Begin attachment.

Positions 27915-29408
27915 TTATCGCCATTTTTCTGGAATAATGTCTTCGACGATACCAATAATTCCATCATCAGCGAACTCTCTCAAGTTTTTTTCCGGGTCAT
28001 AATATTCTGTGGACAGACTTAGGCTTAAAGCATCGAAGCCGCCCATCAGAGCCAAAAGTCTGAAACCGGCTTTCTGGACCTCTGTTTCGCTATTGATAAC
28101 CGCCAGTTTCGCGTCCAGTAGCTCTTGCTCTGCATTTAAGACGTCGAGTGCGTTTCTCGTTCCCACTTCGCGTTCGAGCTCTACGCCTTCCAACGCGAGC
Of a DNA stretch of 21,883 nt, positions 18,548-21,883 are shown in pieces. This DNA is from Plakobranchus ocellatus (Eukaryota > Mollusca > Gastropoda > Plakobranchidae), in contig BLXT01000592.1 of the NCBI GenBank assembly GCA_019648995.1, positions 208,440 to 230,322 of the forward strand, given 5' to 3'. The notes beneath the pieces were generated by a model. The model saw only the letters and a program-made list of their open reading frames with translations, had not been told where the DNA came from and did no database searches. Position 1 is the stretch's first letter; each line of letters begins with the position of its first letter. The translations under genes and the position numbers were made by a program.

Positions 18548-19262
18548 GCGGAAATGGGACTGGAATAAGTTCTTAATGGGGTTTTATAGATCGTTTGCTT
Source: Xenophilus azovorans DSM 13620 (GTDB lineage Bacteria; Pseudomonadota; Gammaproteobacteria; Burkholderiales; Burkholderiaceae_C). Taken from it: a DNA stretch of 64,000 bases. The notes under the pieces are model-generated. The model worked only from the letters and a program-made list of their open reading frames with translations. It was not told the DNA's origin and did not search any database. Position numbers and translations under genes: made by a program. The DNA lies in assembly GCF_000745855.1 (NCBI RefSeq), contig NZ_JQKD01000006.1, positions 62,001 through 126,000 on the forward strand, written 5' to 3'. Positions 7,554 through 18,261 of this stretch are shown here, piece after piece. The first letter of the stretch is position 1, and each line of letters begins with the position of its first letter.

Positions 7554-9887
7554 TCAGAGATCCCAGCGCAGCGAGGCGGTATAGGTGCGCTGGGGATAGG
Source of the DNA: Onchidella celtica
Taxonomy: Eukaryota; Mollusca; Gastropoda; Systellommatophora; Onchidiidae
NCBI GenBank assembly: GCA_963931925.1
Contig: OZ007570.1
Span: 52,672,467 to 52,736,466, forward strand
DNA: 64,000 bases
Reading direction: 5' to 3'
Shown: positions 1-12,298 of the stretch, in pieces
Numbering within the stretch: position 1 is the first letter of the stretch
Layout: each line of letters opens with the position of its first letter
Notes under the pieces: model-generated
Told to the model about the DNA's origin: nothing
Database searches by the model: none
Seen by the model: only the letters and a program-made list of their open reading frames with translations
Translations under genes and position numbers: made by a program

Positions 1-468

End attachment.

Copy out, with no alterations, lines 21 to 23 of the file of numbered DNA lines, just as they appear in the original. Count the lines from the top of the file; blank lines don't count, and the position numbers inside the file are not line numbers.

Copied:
Notes under the pieces: model-generated
Told to the model about the DNA's origin: nothing
Database searches by the model: none